Evergreen Brick Works , Toronto, Canada 27 Jul 2022 - 31 Oct 2022
Sandra Brewster, Roots, 2021–22. Photo-based gel transfer on pressure treated wood, dimensions variable. Photo: Ibrahim Abusitta.
The Evergreen Public Art Program presents Roots, an outdoor photographic installation by Sandra Brewster that explores the long history of Black presence in the urban wilderness. Developed during her tenure as Koerner Artist-in-Residence, Brewster’s photographic panels document the area’s plant life, greeting visitors as they explore the valley.
Like friendly spectral entities, Brewster’s works guide viewers through these outdoor spaces, hovering above and enmeshing with the plant life of the expansive site and gardens, and echoing walks the artist took with activist, scholar, and founder of Black Outdoors, Jacqueline L. Scott, as they travelled along the Don River in preparatory research for Roots. The project animates the roots of Brewster’s Caribbean Canadian diasporic narrative and speaks more broadly to Black histories on this land. What constitutes multitudinous Black experiences in the Canadian wilderness? Brewster connects Canada and Guyana, Toronto’s forests and the Amazonian jungle, offering new perspectives on ideas of home and belonging while contributing to rich histories of the Black diaspora in the land now called Canada. These photographic panels chart movement and migration toward and across lands complicated by histories of unceded territories and enslavement.
Brewster’s evocative imagery shifts between presence and absence, being and becoming, moving forward and receding. Her process of applying the images through a manual gel-transfer technique leaves behind small, fragmented, papery bits that stick to their wooden panel supports, while other parts of the images have worn away. The areas that remain refuse to take leave in the transfer process, resolutely staying behind. Her process is not unlike memory, in this sense. Once life is made into a memory, the distance between past and present widens, becoming less distinct across generations and geographies. The layers of Brewster’s works peel back like an onion; their sepia tones steeped in time, their temporality mirroring life. As a record of a specific moment, Roots captures nature’s continual state of change. The photographic panels function as meditations on materiality, the interconnectedness of the ecosystem, and the humanity that lies within it.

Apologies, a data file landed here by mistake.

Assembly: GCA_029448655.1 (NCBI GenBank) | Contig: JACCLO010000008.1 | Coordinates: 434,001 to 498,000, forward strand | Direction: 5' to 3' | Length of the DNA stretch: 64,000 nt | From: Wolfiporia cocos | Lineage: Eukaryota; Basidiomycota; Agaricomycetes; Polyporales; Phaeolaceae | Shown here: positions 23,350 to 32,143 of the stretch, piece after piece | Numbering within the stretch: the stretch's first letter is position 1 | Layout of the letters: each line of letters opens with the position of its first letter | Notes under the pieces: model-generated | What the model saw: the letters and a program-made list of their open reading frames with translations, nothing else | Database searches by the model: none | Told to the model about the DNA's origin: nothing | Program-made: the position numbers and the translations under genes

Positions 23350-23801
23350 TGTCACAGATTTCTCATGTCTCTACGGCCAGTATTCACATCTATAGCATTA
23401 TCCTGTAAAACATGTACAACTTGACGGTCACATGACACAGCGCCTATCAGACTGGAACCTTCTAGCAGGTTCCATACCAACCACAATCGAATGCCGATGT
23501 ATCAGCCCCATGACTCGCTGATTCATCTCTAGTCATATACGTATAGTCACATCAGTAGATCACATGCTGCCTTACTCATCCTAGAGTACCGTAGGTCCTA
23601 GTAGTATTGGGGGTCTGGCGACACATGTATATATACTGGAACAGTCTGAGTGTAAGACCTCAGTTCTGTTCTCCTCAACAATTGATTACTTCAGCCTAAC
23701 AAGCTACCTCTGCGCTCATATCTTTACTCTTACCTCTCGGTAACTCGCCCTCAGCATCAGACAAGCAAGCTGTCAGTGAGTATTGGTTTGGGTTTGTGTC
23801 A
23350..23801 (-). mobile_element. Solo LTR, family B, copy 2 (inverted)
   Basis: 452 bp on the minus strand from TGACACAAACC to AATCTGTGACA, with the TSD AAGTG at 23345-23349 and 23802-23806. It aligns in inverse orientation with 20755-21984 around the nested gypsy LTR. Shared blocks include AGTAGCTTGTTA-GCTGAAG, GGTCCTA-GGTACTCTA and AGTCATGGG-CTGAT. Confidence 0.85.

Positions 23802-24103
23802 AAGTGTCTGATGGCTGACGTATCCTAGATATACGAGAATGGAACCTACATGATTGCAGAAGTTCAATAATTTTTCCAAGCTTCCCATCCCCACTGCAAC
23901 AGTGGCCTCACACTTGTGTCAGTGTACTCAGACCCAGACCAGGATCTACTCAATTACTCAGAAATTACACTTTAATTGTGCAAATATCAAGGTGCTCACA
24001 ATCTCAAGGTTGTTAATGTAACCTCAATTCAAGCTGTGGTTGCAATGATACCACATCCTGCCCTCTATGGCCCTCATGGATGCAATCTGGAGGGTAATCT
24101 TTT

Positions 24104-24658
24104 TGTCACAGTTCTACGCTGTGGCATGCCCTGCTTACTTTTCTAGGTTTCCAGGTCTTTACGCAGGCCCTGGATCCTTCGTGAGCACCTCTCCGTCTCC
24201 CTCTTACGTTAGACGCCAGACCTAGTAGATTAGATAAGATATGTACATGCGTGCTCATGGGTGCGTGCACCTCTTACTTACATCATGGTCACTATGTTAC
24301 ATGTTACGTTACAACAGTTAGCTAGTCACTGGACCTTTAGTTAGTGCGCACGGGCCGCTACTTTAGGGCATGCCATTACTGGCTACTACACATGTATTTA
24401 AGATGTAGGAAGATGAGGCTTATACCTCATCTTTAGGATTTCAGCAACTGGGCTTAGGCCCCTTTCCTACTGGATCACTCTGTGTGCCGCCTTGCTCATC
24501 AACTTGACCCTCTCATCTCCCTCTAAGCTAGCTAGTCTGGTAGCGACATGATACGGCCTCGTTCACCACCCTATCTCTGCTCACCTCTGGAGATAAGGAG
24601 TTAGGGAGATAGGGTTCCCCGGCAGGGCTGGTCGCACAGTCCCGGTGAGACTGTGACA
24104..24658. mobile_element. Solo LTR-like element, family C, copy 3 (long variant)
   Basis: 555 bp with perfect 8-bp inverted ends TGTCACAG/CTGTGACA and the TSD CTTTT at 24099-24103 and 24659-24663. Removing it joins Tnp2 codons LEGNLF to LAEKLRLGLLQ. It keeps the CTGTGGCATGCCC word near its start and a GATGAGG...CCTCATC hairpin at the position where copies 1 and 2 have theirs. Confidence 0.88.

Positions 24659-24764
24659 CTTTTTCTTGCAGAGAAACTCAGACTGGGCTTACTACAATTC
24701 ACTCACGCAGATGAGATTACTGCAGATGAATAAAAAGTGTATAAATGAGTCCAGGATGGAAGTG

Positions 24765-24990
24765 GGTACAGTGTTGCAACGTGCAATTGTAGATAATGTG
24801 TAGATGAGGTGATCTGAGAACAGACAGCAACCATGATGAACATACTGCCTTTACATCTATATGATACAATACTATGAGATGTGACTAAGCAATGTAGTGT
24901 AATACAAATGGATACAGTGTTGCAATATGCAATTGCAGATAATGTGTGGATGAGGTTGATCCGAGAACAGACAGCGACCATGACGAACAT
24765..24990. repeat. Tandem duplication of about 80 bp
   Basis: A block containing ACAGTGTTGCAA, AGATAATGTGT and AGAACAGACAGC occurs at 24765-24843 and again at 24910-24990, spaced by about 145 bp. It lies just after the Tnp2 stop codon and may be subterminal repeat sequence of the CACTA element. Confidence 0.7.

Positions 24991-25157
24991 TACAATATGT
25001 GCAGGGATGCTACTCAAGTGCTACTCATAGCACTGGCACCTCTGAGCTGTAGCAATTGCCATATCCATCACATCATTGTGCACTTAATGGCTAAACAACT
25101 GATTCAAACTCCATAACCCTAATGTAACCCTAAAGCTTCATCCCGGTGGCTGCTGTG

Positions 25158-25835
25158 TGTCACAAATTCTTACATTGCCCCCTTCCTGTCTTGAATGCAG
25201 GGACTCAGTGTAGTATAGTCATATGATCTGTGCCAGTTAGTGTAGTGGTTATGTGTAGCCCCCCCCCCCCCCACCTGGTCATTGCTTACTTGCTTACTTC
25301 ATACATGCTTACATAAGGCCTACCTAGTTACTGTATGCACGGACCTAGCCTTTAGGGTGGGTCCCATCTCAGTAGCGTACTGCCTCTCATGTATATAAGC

Roots is an inherently collective effort, developed alongside research on Black experiences in Toronto’s ravine lands in collaboration with Scott, an advocate for Black people’s access and enjoyment of the outdoors. The collaborative nature of Brewster’s project brings together art, urban exploration, and Toronto’s Black histories and diasporas, highlighting the necessity of establishing safe outdoor spaces in order to gather and build communities. Through sharing stories and knowledge, Brewster and Scott have generated a sense of togetherness through the vitality of outdoor activity, with nourishing effects. While recreation means to refresh through enjoyable exercise, the term can also signify self-renewal through communing with the wilderness. To be among others, collectively experiencing the curiosities and joys of the outdoors, offers restorative potential and the opportunity to forge future memories, as nature and community heal together.